Smith’s recommendation: Dial up your curiosity. “As you share a Zoom meal or a holiday phone call, consider asking your parents, siblings, grandparents, and others to fill in the missing pieces of your family’s story,” she writes. “Is there an ancestor you know little about? Do you know how your family celebrated Thanksgiving 20, 30, or 50 years ago?” You may learn something new, or uncover a juicy piece of family lore. At the very least, you’ll come away feeling more connected to the people on the other side of the screen. …


Photo: Photographer, Basak Gurbuz Derman/Getty Images

Most Thanksgivings, from the moment you shrug off your coat in a relative’s hallway to start the flurry of hugs, you already know how the next few hours are going to play out.

Holiday time is a story we tell ourselves, over and over, beat by familiar beat: The smell of Grandma’s famous mac and cheese in the oven, the cousin game of touch football, the point in the night when Aunt Nancy inevitably gets a little wine-tipsy and tries to start a sing-along. You’ve done this all before. You’ll do it again.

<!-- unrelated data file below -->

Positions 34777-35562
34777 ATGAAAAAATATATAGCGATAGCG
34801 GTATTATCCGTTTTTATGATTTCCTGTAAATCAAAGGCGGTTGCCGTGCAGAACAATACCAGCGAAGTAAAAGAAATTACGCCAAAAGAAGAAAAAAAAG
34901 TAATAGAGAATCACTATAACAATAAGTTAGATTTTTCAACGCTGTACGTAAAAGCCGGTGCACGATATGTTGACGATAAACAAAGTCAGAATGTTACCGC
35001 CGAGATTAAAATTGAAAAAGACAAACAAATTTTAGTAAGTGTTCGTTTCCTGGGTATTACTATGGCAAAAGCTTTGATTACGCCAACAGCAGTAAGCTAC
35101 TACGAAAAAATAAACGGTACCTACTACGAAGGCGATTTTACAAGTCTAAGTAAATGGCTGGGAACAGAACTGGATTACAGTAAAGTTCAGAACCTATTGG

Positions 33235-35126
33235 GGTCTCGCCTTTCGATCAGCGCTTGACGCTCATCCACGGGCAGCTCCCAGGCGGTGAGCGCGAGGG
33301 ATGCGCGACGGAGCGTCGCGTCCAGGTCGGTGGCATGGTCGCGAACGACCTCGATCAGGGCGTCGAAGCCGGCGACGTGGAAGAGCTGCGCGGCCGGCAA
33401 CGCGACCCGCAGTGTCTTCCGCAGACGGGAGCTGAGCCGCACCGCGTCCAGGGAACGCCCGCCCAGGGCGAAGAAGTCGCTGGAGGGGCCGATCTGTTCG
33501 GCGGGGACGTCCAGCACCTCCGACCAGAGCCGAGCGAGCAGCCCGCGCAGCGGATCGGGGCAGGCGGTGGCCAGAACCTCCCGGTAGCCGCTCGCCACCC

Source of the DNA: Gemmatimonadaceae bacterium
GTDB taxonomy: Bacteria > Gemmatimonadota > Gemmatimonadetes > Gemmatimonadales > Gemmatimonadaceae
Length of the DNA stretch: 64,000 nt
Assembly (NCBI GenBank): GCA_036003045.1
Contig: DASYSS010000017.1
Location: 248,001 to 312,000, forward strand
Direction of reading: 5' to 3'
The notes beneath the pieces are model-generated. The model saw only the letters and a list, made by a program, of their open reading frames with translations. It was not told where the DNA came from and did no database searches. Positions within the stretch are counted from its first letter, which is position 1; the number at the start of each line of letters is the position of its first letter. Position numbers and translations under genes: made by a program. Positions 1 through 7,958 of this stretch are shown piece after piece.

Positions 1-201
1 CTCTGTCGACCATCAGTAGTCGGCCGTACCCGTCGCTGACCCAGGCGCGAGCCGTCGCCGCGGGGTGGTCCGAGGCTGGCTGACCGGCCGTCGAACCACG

This, obviously, is not most Thanksgivings. And as many of us prepare to spend the holiday apart from our loved ones, Veronica Walsingham shares her go-to homesickness remedy, one that still involves the comfort of well-known, well-loved stories: the TV binge. …


This week, the Daily Tip is offering advice on how to approach this strange holiday time.

🦃 Today’s tip: Take Thanksgiving week off (or at least a day).

We’ve now entered the week of Thanksgiving 2020, and the only productivity advice that makes any sense right now comes from the writer Julio Vincent Gambuto: Take the week off.

If your job affords you the privilege, just do it. Take off whatever time you can. “This year has given us no other choice,” Gambuto writes. “So let’s make the most of this seasonal pause: We all need a week of rest, a week of gratitude, and a week to recover from the fall work surge, the trauma of the election, and the nightmare of this interminable pandemic.” As for how you should spend your vacation days during quarantine, Forge has a plan: Make time to read a good book, take an outing to your nearest beach, and find other ways to restore yourself so that you can power through the coming winter. …

About

Cari Nazeer

Deputy editor, Forge @ Medium